10 Things You Must Know Before Buying a Used EV, According to Kelley Blue Book

Doing your homework is vital if you are shopping for a used vehicle. This is especially the case if you are considering an EV. That said, used EVs may offer substantial savings. If you do your homework, you can score an excellent vehicle at a reasonable price.

The rapid rise of EV sales

A Volkswagen e-Golf EV at a charging station at the Kigali Convention Centre in Kigali, Rwanda
A Volkswagen e-Golf at a charging station | SIMON MAINA/AFP via Getty Images

Over the last couple of years, EV manufacturing and sales have risen rapidly. While it initially seemed like a slow roll with only a few models to choose from and not seeing many on the road, the movement toward eco-friendly electric vehicles and the availability of options, including electric SUVs and even trucks, is making them an increasingly popular choice, especially among commuters.

Should you buy a used EV?

Buying a used EV, especially now, can provide you with an incredible value on an economical model that suits your lifestyle and your bank account.

That said, it’s vital that you do your research when choosing a used electric vehicle so you don’t come away with a bad deal. According to Kelley Blue Book, there are 10 things you need to know before buying a used EV.

What to look for in a used EV

1. Maintenance history

This goes for any used vehicle, and electric cars are no exception. You don’t want to buy a used EV and find out later that the previous owner didn’t maintain it. You want to know the vehicle’s history, whether it’s been in any accidents or required any bodywork, whether anything has been replaced or if aftermarket parts have been used. 

2. Negotiating the price of your used EV

If you are looking at a used EV, the battery life has likely dwindled a bit. Find out what the battery’s health is and be prepared to find out that you will not have the original full range on the battery. This isn’t the end of the world and can be a bargaining tool when negotiating price.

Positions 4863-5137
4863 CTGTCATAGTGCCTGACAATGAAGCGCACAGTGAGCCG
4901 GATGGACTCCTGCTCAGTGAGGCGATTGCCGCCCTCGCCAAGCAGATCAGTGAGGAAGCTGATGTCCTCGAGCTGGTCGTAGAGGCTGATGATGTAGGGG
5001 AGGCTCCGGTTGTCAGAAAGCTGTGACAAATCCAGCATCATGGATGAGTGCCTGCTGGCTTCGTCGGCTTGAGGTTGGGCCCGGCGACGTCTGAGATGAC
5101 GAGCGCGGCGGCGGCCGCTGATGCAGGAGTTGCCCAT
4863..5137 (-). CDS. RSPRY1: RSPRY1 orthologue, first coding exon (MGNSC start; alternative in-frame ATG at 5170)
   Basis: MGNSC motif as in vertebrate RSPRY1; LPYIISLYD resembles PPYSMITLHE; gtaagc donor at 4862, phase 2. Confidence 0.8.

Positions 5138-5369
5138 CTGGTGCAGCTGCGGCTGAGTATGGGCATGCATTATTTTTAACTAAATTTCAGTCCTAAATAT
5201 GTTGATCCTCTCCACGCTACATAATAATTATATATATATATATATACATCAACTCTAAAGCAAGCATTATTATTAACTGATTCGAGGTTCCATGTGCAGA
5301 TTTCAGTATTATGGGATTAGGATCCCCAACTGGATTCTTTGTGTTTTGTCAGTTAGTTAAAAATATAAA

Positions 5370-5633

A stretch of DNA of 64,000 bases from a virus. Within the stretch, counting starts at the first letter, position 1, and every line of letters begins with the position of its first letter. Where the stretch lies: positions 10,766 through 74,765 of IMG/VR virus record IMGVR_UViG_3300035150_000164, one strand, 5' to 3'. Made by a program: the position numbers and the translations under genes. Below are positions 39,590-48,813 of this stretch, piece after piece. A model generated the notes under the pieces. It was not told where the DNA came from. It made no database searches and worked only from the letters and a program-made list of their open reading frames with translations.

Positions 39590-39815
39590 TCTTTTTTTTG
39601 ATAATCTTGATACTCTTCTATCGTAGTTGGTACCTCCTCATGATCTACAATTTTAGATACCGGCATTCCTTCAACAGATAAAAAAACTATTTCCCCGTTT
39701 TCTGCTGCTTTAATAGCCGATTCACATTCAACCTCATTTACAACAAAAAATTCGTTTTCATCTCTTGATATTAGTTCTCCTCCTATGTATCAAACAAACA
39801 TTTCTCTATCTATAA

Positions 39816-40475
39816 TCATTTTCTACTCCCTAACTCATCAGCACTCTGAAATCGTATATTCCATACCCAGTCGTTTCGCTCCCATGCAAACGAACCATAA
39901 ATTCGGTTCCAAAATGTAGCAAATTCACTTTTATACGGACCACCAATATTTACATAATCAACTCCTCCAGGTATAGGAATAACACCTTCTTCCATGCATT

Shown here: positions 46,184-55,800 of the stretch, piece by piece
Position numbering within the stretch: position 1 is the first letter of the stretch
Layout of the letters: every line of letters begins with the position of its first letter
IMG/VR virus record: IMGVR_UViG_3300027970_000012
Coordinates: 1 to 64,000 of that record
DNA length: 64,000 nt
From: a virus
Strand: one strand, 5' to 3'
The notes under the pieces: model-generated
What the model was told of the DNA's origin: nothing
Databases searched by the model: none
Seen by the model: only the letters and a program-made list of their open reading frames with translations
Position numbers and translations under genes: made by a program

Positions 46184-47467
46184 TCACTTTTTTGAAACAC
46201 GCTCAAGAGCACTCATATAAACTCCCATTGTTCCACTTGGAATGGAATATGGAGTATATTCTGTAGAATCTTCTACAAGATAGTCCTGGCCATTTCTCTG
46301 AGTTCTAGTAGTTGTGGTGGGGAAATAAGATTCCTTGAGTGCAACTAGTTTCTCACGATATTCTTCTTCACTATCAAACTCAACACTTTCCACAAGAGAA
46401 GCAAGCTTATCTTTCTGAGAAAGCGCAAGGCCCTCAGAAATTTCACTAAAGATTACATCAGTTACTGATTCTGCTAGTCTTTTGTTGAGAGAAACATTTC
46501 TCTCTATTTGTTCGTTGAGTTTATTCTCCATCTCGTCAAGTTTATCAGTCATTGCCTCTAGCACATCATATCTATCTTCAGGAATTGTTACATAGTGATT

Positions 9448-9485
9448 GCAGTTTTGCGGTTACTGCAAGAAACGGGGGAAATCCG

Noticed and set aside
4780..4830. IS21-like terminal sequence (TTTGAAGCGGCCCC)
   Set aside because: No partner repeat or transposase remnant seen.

3. Has the battery been replaced?

Learn as much as you can about the EV battery. For example, has it been replaced? This is a nice bonus if it has. Kelly Blue Book recommends asking for the CarFax report to find out what has been repaired or replaced on the vehicle.

4. Find out how much battery warranty is left

A typical battery warranty may last up to eight years or 100,000 miles. Still, you can’t count on that. Even if they hand you warranty paperwork that says you have a warranty, you must look it up to ensure that the warranty is transferable to a new owner and that nothing has happened with the vehicle to void the warranty.

5. Check the EV battery capacity

This is a check you should always make. You can find out by researching the VIN, or if it is a Tesla, the touchscreen should be able to tell you.

6. Determine your range

While today’s new electric cars are sporting some impressive ranges, the used EV you are looking at may have a much shorter range. It’s important to take an honest look at what you really need. An EV that only has a 150-mile or less range may be perfectly suitable as a commuter vehicle.

7. Check the charge rate

Not all EVs charge at the same rate. Take an honest look at what will work for you since older EVs may take longer to charge.

8. What is your access to EV chargers?

There are three levels of EV chargers:

  • Level 1: This is your basic household three-pronged outlet. The downside is it is very slow charging.
  • Level 2: This is a 240 volt that requires a specific external device to charge and is a common way to charge EVs.
  • Level 3: Refers to charging stations you find out and about and usually have to pay for. These are the fastest.

Keep charging in mind when shopping for an EV. Think about your access to chargers, whether you can charge at home, and how long it is reasonable for you to charge for.

9. Find out about incentives

While most government and local incentives only apply to purchasing a new EV, some may also apply to buying a used electric vehicle, so it’s best to check with the agency or your tax preparer.

10. Be sure you have all of your accessories

Check to ensure your vehicle comes with a charging cord and, if possible, a Level 2 charger. These devices can be pricey, so if they’ll throw it in for you, all the better.

If you want to save on gas and do your part to reduce emissions, then a used EV may be for you. There are some great deals out there. Just follow the tips above to ensure you get a used EV that isn’t a lemon.

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